Overview of Self-Directed IRA Rules and Regulations
According to U.S. tax codes, an IRA must be a trust or a custodial account formed in the United States for the exclusive benefit of an individual or his beneficiaries. The account needs to be governed by written instructions and meet particular requirements in relation to holdings, distributions, contributions, and the trustee or custodian’s identity. These give rise to a special type of IRA known as a self-directed IRA (SDIRA).
The Differences between Self-Managed and Self-Directed IRA
All IRAs permit account owners to select from investment opportunities acceptable under the IRA trust agreement, and to buy and sell those investments upon the account owner’s good judgment, on the condition that the sale proceeds will remain in the account. The limitation on investor choice comes from IRA custodians being allowed to choose the types of assets they will handle within the limitations imposed by tax regulations. Majority of IRA custodians only accept investments in very liquid, easily valued products – for example, approved stocks, mutual funds, etc.
However, a number of custodians are willing to manage accounts with alternate investments and to provide the account owner considerable control to “self-direct” such investments within the confines of tax regulations. The list of alternative investments is extensive, limited only by certain prohibitions against illegal or illiquid activities as per self-directed IRA rules, and the keenness of a custodian to manage the holding.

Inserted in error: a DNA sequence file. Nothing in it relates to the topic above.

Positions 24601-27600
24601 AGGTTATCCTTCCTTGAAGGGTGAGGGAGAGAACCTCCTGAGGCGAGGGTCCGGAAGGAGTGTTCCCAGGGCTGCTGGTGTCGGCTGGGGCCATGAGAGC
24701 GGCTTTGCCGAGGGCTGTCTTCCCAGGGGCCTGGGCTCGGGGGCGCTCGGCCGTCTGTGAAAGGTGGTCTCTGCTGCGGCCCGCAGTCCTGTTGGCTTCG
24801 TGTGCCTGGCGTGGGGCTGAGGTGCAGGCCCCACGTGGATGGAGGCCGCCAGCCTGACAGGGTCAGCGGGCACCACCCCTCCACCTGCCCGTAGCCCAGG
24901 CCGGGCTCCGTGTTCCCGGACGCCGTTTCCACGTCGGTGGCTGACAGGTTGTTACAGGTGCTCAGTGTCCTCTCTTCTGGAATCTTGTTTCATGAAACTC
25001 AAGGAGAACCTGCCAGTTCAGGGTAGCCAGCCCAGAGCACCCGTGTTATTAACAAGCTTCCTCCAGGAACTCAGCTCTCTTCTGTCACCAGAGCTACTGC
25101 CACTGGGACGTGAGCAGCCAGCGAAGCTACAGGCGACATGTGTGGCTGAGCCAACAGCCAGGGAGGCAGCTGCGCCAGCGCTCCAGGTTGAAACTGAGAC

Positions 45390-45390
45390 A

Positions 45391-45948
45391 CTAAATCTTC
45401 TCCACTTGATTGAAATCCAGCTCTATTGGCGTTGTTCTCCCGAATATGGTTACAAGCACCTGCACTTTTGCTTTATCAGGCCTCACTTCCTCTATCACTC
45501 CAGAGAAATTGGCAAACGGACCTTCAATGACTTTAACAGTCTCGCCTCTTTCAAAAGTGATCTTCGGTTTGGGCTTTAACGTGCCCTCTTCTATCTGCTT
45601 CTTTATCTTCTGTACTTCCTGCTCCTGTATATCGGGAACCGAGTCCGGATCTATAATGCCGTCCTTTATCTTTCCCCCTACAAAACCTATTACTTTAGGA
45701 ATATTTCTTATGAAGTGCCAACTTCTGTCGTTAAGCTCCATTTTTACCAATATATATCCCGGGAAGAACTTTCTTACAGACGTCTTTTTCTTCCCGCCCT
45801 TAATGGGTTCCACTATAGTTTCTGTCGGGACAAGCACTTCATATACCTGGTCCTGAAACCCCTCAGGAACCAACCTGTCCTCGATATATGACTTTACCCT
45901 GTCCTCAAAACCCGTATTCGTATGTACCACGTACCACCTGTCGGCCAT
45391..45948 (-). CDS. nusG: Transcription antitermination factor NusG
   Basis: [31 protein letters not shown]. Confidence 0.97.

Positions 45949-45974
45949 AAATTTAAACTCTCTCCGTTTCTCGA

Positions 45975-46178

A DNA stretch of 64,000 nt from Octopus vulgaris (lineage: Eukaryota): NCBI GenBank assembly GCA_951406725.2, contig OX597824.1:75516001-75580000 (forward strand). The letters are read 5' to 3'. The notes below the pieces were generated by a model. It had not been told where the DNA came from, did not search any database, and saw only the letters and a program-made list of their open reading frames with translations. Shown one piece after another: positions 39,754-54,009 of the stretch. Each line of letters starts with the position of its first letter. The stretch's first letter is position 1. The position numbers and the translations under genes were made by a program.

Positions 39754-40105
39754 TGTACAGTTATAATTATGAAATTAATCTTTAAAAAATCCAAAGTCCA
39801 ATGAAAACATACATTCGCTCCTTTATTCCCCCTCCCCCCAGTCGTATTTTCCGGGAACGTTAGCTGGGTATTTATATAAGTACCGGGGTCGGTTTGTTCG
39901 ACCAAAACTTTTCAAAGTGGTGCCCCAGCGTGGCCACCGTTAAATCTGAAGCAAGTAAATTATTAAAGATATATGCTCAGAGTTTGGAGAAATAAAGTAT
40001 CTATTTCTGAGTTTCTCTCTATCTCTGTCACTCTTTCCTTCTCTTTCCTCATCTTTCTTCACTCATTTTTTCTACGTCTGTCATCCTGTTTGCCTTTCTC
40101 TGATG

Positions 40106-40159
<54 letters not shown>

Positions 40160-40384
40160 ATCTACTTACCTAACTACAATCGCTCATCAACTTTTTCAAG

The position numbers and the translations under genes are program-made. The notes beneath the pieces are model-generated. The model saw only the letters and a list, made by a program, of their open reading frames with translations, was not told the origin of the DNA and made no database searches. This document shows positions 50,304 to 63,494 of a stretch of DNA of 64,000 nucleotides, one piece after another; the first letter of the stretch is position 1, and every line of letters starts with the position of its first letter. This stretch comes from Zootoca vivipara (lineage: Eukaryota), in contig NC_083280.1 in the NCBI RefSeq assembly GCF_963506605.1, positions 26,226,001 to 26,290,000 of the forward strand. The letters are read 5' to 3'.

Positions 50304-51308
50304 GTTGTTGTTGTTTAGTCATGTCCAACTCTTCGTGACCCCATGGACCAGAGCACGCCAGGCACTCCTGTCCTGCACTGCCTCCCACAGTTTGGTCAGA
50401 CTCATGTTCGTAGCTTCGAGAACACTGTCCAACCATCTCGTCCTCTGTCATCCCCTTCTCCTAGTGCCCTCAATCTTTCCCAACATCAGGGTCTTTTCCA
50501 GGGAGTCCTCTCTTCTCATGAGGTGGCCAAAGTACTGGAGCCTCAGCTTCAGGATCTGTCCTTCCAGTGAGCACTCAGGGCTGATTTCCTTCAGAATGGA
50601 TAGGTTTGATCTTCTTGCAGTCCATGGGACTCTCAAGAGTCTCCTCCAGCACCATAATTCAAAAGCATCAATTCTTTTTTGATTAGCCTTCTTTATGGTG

The most frequently provided example of an SDIRA alternative investment is direct ownership of real estate, which may involve property redevelopment or a rental situation. Direct real-estate ownership is very different from publicly traded REIT investments, since the latter is typically available through more conventional IRA accounts.
Advantages of a Self-Directed IRA
The advantages offered by an SDIRA have something to do with an account owner’s ability to use alternative investments in order to reach alpha in a tax-favored manner. At the end of the day, success in an SDIRA depends on the account owner’s unique knowledge or expertise meant to capture returns which, after bending for risk, exceed market returns.
An overarching premise in self-directed IRA rules is that self-dealing, where the owner or manager of an IRA uses the account for personal satisfaction or in a way that disrespects the tax law, is not allowed. Crucial elements of self-directed IRA rules and regulations and compliance include the identification of disqualified personalities and the transactions types they are prohibited from initiating with the account. The effects of disobeying transaction rules can be severe, such as the whole IRA being declared by the IRS as taxable at its market at the start of the year in which the prohibited transaction took place, which means the taxpayer may need to pay settle deferred taxes, besides a 10% early withdrawal penalty.
Aside from to the IRA owner, self-directed IRA rules classify a “disqualified person” as any individual controlling the assets, receipts, disbursements and investments, or those who have significant influence on investment decisions.